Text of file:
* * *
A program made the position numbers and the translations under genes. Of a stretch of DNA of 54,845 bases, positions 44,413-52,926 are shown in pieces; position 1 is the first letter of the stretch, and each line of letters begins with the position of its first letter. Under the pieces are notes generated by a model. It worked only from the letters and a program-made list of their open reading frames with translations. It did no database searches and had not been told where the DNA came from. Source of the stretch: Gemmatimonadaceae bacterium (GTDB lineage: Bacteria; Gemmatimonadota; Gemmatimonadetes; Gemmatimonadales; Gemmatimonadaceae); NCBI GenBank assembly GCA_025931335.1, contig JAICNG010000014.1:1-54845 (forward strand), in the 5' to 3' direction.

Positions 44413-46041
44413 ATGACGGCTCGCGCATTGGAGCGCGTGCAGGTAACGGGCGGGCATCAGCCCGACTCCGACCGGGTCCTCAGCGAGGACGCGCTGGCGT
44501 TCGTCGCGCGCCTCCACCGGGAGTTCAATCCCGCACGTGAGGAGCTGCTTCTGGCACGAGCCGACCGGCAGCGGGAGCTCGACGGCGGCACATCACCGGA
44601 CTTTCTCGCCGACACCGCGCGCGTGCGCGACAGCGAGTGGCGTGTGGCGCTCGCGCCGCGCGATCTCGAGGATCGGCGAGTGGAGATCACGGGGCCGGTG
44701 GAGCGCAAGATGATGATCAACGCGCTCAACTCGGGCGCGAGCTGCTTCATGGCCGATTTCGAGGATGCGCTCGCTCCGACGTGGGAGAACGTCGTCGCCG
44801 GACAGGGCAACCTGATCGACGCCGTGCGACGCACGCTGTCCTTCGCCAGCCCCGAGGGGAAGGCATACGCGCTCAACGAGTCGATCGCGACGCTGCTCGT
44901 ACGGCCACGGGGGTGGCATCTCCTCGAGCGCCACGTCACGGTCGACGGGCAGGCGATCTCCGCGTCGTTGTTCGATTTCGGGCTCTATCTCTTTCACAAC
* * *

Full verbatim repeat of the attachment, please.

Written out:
A program made the position numbers and the translations under genes. Of a stretch of DNA of 54,845 bases, positions 44,413-52,926 are shown in pieces; position 1 is the first letter of the stretch, and each line of letters begins with the position of its first letter. Under the pieces are notes generated by a model. It worked only from the letters and a program-made list of their open reading frames with translations. It did no database searches and had not been told where the DNA came from. Source of the stretch: Gemmatimonadaceae bacterium (GTDB lineage: Bacteria; Gemmatimonadota; Gemmatimonadetes; Gemmatimonadales; Gemmatimonadaceae); NCBI GenBank assembly GCA_025931335.1, contig JAICNG010000014.1:1-54845 (forward strand), in the 5' to 3' direction.

Positions 44413-46041
44413 ATGACGGCTCGCGCATTGGAGCGCGTGCAGGTAACGGGCGGGCATCAGCCCGACTCCGACCGGGTCCTCAGCGAGGACGCGCTGGCGT
44501 TCGTCGCGCGCCTCCACCGGGAGTTCAATCCCGCACGTGAGGAGCTGCTTCTGGCACGAGCCGACCGGCAGCGGGAGCTCGACGGCGGCACATCACCGGA
44601 CTTTCTCGCCGACACCGCGCGCGTGCGCGACAGCGAGTGGCGTGTGGCGCTCGCGCCGCGCGATCTCGAGGATCGGCGAGTGGAGATCACGGGGCCGGTG
44701 GAGCGCAAGATGATGATCAACGCGCTCAACTCGGGCGCGAGCTGCTTCATGGCCGATTTCGAGGATGCGCTCGCTCCGACGTGGGAGAACGTCGTCGCCG
44801 GACAGGGCAACCTGATCGACGCCGTGCGACGCACGCTGTCCTTCGCCAGCCCCGAGGGGAAGGCATACGCGCTCAACGAGTCGATCGCGACGCTGCTCGT
44901 ACGGCCACGGGGGTGGCATCTCCTCGAGCGCCACGTCACGGTCGACGGGCAGGCGATCTCCGCGTCGTTGTTCGATTTCGGGCTCTATCTCTTTCACAAC